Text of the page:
I found it confusing back in the day and made many, many bad decisions. It's worse now and mistakes are much more expensive.
 
Top Shelf Aquatics
Top Shelf Aquatics

nmqtrhrse

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Must have: Hanna Checkers and a LFS with experts on staff.
Nice to have: Patience
All the equipment and newbies: Go slow. Research. Watch YouTube BRSTV. You don't need it all all at once.
 
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For me the needs are very few. If running a reef vs fish only needs are much different. I think good ro water is a must, salt, and water testers. Now the testers vary on set ups. I also think an ato is in the middle. You dont need it, however for a reef i think you need it to help with stability. As we all know reef tanks need stability. Yeah i did survive several years with doing it manually, but eventually something happens and might forget.
 

reeferfoxx

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1. What do you think are the "Must Haves" in this hobby?
Water, light, some type of rock or surface area for bacteria, and then nutrition of course.

2. What do you think are the "Nice To Haves" in this hobby?
Skimmers, reactors, controllers, refugiums, automation, and scrubbers.

3. How do you think all the equipment tech in the hobby effects potential new hobbyists when they see all the choices?
I'm not sure how it effects them. Even though it was all new to me at point, i think it effects everyone differently. Imagine not having all this tech though, r2r probably wouldn't exist.
 

Greego

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1. Must haves:

- Quarantine tank

2.Nice to have:
-Sump


3. All of the equipment choices are simply overwhelming. Just do your research diligently and make the best choice from your research considering your financial situation. I would avoid the cheaper, lesser reliable options since they almost always cost you more in the long run once you have to replace it down the line.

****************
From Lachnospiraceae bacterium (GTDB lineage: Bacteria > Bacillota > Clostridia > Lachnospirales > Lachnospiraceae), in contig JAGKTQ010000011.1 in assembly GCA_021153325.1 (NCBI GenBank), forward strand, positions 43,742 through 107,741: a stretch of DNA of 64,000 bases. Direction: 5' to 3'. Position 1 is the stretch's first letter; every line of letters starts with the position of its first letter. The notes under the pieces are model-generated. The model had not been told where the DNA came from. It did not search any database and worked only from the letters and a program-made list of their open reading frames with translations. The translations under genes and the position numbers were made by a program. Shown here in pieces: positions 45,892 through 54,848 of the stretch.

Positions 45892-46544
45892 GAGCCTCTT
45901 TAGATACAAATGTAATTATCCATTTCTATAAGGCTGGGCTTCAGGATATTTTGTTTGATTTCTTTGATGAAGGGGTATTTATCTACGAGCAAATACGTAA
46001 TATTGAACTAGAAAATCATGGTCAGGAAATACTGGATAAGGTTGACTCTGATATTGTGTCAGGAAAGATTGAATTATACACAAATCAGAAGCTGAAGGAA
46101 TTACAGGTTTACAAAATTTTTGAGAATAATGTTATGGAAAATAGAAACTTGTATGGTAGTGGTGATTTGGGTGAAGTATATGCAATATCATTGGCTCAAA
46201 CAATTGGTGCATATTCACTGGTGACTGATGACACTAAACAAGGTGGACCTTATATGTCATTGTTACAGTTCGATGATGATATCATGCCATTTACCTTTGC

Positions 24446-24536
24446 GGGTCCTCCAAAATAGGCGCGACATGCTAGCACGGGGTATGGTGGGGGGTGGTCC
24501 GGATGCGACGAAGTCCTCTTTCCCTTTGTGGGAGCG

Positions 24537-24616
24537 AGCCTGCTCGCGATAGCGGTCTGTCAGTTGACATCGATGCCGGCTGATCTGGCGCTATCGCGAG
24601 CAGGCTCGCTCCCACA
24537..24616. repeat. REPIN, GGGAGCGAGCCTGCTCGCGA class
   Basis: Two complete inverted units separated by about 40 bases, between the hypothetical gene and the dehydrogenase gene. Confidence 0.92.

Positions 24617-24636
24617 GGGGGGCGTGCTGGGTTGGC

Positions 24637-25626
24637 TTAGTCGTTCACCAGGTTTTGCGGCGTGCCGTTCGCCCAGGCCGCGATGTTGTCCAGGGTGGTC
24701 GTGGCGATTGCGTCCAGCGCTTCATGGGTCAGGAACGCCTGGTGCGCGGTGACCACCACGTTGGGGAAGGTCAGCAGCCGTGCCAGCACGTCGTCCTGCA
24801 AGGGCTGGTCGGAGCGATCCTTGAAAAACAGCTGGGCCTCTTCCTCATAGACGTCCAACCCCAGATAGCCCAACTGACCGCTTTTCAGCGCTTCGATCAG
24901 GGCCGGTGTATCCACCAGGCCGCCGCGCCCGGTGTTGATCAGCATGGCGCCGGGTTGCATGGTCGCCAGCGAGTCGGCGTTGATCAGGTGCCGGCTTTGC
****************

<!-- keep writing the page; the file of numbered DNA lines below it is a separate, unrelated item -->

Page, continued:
SunshineNinja

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It depends.. technically I don't NEED any of my tanks in general (don't tell my husband that though).

Must have: good lights, saltwater, place for bacteria to grow, buckets
Should have: RODI, water test kits
Want/makes life easier: skimmer, refugium, sump, ATO, etc.
 

Pennywise the Clown

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The must have item for me is an ATO. Can't imagine reefing life without one (I have a Tunze)

Nice things to have such as Vortech pumps are a luxury that can be easily replaced with far cheaper options that will still keep a happy, thriving reef.

I think men love gadgets far more than women do. Therefore, all the fancy stuff would not put off a lot of men but certainly could put women off the hobby.
Not being sexist here, just a life observation.
 

ReefGeezer

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It depends.. technically I don't NEED any of my tanks in general (don't tell my husband that though).

Must have: good lights, saltwater, place for bacteria to grow, buckets
Should have: RODI, water test kits
Want/makes life easier: skimmer, refugium, sump, ATO, etc.
Buckets! Yea, lots of buckets.
 

Han

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As far as must haves go there’s really not too much other than the basics imo, but to me the biggest “nice to have” thing is a controller. I don’t have any controllers on any of my tanks but it sure would be nice, not that it’s difficult without one.